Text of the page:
The timbers are several thousand years old. © Archaeology Service, Suffolk County Council
Timbers unearthed during flood defence work on the Norfolk-Suffolk border have been dated to between 3,000 and 4,000 years ago, archaeologists have revealed.
The very well preserved finds are the first of their kind in the region – it is thought they may have belonged to a walkway across the marshland in the Iron Age.
“This is the first such structure to have been discovered within Suffolk and is one of only a few in Britain,” said Jane Sidell, English Heritage Archaeological Science Advisor, “and as such is a nationally important find.”
The timbers were found on the banks of the River Waveney, and have been remarkably well preserved with chiselled points intact. Clearly sculpted by hand, the vertical posts were uncovered during the excavation of a new dyke on Beccles Town marshes – part of a multi-million pound Environment Agency project.
A full-scale archaeological investigation will be carried out over the next few weeks. Courtesy BESL-Halcrow
On finding the posts, contractors for Broadland Environmental Services Limited (BESL) contacted Suffolk County Council Archaeological Field Services, who identified the timbers as relating to an ancient structure, possibly a causeway. Some pottery remains were also uncovered, mainly from the Roman period.
“I think the machine driver thought they were [modern] fenceposts, as there is a fence on that alignment further down the site,” said William Fletcher, Historic Environments Advisor at the county council.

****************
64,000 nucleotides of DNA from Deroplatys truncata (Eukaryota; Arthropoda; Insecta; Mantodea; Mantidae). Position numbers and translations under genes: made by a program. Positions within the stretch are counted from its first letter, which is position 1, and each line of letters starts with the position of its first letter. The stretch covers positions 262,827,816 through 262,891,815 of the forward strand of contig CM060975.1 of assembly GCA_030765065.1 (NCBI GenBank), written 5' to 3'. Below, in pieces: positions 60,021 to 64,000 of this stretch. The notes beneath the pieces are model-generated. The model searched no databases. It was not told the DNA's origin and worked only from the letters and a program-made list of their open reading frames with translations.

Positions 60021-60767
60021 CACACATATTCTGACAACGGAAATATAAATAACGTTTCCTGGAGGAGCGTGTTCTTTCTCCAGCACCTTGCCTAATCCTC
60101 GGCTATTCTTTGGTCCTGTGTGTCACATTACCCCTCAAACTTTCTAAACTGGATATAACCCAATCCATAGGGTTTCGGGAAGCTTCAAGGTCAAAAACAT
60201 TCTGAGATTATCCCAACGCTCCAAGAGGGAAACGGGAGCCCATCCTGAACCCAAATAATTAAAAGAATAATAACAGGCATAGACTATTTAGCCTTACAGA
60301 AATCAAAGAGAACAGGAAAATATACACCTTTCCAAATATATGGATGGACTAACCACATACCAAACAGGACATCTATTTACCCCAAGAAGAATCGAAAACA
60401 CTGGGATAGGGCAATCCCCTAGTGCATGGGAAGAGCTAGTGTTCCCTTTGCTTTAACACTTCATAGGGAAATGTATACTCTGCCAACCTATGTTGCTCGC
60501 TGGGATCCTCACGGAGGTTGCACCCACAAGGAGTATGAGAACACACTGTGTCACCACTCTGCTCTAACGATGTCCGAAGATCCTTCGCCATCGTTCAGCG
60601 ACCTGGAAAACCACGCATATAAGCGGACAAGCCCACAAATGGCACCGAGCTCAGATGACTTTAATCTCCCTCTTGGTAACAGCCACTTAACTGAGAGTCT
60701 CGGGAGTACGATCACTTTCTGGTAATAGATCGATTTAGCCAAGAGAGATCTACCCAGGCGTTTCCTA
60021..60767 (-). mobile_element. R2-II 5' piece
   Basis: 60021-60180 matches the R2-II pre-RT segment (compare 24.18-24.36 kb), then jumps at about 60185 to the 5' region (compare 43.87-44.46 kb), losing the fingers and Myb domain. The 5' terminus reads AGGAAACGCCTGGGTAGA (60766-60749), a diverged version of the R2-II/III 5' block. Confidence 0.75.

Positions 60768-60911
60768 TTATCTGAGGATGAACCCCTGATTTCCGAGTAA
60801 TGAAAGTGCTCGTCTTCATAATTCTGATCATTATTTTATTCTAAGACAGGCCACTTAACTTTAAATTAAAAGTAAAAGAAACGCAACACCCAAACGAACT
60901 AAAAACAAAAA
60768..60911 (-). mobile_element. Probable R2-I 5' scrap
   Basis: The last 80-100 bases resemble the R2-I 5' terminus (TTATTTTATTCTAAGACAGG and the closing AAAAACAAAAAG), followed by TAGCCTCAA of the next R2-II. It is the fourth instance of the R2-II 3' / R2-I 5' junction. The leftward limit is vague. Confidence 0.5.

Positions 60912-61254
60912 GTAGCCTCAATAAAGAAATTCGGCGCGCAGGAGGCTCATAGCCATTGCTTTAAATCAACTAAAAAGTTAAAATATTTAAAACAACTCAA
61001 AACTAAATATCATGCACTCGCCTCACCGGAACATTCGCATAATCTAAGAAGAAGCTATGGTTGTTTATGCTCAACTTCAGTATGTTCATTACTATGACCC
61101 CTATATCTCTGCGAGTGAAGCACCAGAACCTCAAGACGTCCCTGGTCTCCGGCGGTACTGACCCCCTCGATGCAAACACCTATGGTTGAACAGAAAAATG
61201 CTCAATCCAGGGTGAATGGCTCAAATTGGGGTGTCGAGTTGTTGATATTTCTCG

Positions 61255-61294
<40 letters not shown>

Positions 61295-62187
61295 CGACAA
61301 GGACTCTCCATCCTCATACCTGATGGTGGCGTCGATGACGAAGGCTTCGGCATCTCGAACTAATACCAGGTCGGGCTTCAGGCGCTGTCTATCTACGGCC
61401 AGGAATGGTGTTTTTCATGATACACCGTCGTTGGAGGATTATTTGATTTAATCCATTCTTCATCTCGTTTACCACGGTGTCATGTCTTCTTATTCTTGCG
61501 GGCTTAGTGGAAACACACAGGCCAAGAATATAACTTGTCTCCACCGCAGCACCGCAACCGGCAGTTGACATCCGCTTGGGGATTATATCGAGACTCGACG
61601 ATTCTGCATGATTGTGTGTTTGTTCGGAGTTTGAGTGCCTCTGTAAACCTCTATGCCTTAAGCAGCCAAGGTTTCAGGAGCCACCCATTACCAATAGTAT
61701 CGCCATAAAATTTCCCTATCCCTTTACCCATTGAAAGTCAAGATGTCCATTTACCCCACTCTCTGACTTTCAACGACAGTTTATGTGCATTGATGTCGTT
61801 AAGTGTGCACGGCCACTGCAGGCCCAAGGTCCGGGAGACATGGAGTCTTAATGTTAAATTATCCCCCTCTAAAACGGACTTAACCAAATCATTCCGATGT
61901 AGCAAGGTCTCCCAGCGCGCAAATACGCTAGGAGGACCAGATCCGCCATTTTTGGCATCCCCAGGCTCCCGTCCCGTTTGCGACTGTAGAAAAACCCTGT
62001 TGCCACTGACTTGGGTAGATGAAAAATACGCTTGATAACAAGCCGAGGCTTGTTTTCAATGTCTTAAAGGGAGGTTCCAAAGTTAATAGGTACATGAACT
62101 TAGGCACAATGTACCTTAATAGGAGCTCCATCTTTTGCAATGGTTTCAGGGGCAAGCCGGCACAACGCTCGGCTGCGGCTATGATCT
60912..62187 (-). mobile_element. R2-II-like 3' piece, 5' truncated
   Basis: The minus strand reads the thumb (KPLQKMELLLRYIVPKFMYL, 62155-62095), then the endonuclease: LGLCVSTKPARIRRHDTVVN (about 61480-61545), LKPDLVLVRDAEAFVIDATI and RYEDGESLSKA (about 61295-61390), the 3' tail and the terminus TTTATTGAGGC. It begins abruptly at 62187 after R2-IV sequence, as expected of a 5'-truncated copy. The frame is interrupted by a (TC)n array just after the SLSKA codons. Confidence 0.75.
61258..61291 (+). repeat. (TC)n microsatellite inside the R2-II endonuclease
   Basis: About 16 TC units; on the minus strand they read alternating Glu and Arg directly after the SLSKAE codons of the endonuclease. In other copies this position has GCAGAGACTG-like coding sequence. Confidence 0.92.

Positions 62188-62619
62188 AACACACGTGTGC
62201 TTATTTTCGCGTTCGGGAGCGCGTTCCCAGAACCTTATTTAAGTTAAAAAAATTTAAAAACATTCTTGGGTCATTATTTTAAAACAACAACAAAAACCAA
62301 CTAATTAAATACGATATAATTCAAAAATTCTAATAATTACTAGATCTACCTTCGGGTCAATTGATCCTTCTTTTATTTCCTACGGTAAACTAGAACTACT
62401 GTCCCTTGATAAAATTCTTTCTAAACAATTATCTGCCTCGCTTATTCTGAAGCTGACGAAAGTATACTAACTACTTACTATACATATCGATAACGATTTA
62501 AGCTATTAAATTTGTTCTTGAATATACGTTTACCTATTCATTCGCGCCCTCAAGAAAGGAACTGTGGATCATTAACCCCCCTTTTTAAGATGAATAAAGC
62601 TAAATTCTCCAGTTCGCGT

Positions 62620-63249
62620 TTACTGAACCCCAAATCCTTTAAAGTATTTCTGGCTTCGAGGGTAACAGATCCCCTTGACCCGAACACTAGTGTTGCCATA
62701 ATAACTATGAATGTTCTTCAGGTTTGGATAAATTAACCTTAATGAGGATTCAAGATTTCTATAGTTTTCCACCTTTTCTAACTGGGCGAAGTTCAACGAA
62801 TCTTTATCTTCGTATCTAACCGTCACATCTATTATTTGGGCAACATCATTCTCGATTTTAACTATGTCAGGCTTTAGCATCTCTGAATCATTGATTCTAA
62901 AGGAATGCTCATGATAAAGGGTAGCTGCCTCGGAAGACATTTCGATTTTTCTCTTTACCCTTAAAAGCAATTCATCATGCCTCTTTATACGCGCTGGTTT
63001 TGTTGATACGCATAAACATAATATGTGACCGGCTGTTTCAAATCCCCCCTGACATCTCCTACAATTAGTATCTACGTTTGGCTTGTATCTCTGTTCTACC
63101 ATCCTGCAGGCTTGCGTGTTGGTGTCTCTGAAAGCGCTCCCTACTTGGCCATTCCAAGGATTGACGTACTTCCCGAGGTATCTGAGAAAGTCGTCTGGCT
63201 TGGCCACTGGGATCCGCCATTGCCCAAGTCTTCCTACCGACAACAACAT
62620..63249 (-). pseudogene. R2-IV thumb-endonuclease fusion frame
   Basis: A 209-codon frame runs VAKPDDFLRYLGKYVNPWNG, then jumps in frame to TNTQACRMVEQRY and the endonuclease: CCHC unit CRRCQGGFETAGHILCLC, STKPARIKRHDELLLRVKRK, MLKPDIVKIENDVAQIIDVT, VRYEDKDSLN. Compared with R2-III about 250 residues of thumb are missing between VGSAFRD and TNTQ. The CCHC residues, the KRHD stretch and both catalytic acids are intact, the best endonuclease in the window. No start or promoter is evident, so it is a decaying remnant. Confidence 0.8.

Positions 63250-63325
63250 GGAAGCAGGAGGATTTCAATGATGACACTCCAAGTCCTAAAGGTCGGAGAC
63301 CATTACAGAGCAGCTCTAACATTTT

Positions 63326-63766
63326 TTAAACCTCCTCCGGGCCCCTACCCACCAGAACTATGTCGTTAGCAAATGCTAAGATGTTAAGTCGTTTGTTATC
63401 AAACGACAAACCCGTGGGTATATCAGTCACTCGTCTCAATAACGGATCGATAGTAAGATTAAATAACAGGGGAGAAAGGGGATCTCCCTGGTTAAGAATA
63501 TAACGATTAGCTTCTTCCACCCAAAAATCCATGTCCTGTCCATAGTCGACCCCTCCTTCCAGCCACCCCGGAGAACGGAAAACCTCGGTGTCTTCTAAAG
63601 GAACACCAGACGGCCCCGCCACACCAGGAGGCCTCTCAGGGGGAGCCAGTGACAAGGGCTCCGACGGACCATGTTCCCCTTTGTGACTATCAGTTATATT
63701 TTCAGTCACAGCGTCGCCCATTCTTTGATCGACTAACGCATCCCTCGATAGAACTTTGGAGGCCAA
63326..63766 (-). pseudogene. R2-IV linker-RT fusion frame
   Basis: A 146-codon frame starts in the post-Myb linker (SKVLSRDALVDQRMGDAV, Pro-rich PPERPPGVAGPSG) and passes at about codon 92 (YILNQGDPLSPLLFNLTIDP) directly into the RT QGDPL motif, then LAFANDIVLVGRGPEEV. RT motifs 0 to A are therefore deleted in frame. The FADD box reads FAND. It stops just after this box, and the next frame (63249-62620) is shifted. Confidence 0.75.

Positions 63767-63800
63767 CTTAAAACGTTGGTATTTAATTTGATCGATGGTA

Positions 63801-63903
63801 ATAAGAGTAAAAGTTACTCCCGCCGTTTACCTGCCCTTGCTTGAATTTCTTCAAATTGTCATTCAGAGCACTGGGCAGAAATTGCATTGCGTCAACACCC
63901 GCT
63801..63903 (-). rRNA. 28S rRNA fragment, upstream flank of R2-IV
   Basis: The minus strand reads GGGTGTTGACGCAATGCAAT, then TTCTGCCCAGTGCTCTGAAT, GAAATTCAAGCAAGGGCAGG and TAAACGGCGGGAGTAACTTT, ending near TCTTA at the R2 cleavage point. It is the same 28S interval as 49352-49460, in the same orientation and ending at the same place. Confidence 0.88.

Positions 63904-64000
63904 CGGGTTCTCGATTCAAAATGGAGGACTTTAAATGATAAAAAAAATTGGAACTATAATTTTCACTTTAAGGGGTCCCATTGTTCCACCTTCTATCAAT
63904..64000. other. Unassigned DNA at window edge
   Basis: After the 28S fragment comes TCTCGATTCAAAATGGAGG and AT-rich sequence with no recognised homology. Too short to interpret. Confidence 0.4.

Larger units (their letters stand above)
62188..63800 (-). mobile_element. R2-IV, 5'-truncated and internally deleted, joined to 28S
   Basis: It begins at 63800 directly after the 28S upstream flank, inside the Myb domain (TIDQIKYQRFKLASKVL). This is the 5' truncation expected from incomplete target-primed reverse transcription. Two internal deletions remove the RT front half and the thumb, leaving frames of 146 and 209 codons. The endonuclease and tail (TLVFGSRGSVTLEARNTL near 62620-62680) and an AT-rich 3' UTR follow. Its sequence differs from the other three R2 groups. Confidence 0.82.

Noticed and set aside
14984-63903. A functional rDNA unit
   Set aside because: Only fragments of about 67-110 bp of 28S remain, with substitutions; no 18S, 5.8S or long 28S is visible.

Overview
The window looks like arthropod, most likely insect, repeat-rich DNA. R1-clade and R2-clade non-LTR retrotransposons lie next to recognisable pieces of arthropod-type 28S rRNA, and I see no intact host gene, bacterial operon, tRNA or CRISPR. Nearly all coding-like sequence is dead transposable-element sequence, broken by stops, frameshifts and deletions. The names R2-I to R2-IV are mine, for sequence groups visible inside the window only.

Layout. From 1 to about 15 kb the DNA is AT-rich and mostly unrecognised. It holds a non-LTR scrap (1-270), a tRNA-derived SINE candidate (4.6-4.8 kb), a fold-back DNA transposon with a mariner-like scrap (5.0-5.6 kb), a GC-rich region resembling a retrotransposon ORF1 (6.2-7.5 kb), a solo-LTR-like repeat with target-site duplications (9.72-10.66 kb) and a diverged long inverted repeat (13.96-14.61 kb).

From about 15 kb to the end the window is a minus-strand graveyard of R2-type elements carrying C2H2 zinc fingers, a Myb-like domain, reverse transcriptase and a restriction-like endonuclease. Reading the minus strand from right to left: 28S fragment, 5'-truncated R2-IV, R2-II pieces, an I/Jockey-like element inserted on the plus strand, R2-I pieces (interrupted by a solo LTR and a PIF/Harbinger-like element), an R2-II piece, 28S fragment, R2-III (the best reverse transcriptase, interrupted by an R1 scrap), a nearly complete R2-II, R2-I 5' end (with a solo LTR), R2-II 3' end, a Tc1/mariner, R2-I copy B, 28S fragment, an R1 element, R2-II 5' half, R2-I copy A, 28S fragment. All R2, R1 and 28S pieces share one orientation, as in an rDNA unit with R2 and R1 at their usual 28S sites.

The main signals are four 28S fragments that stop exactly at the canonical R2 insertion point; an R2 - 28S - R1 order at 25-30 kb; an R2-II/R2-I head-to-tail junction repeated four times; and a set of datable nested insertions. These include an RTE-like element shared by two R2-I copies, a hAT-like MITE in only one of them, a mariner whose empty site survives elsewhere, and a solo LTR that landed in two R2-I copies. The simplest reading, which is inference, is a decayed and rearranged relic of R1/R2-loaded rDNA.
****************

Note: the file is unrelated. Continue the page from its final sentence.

“Since then we’ve had an estimation of a Bronze Age date from the distinctive tool marks, and two radiocarbon dates of other timbers that give a likely Iron Age and Roman date.”
Heeding advice from English Heritage and Suffolk County Council, BESL roped off the site and has commissioned a dig to see what else can be found at the potentially significant site. It was feared that where the ground had been disturbed, the remaining timbers would begin to rot. Where the ground has not been disturbed, the site will be left intact for future generations.
The wood is clearly hand-carved. © Archaeology Service, Suffolk County Council
“It gives us an excellent opportunity to examine ancient, possibly ritual, use of the marshland,” said Jane Sidell of the project, “and how the marshes have been developed over time.”
The excavation, which will last up to three weeks, is to be carried out by archaeologists from the county council and the University of Birmingham. The nature of the remains suggest that there was more than one phase of activity in the area, so finds are likely to be Bronze and Iron Age as well as Roman.
“It could be very interesting,” said William. “It’s a fascinating wetland site and a very rare find for the East of England.”